In 1985, a reviewer for The Financial Times of London characterized his books as “completely free of sociological claptrap, armchair revisionism and academic moralizing.” The amiable Mr. Terkel was a gifted and seemingly tireless interviewer who elicited provocative insights and colorful, detailed personal histories from a broad mix of people. “The thing I’m able to do, I guess, is break down walls,” he once told an interviewer. “If they think you’re listening, they’ll talk. It’s more of a conversation than an interview.”

Readers of his books could only guess at Mr. Terkel’s interview style. Listeners to his daily radio show, which was first broadcast on WFMT-FM in 1958, got the full flavor as Studs, with both breathy eagerness and a tough-guy Chicago accent, went after the straight dope from guests like Sir Georg Solti, Muhammed Ali, Mahalia Jackson, the young Dob Dylan, Toni Morrison and Gloria Steinem.

The entire New York Times article can be read here.

Rick Kogan has written a detailed article in The Chicago Tribune, which can be read here.

Studs Terkel’s website at The Chicago Historical Society can be accessed here.

Studs Terkel’s (1970) WFMT-FM radio interview with me (Patrick Zimmerman) can be heard here. Parts of this radio interview later become a selection (pp. 489-493) in Terkel’s acclaimed book, Working:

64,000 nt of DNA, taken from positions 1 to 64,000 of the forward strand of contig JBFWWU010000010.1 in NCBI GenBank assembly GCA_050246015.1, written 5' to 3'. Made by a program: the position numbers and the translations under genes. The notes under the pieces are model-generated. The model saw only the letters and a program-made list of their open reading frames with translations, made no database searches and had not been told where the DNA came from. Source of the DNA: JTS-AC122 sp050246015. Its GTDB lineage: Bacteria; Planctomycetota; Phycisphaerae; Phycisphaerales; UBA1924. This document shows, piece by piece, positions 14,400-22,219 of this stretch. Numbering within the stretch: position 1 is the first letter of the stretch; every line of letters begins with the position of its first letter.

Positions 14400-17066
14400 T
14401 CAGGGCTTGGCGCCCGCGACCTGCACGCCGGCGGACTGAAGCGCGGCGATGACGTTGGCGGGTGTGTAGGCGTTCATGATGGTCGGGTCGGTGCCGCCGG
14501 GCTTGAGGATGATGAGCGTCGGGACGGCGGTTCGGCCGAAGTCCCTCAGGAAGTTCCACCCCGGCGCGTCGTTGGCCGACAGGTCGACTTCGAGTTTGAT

Audio: Part I of The Radio Interview

Audio: Part II of The Radio Interview

Studs Terkel: Remembering His Life and Times

Conversations about Studs Terkel (2004)

Studs Terkel: About the Human Spirit (2002)

Studs Terkel: The Pioneering Broadcaster

Music Audio: Mavis Staples/Hard Times

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A Theater of Manners: Portraits of the Wealthy, Social Nobility and Politically Powerful

Jim Dow, “The Dining Room, Morgan Library, New York City” (1999 / 2010)

Jim Dow, “The Library, Metropolitan Club, New York City” (1999 / 2010)

Jim Dow, “The New York Society Library, NYC”

Annie Leibovitz, “Queen Elizabeth II” (2007)

Martin Parr, France. Paris, “Haute Couture” (2007)

Daniela Rossell, “Paulina with Lion, Mexico”

A Theater of Manners: Portraits of the Wealthy, Social Nobility and Politically Powerful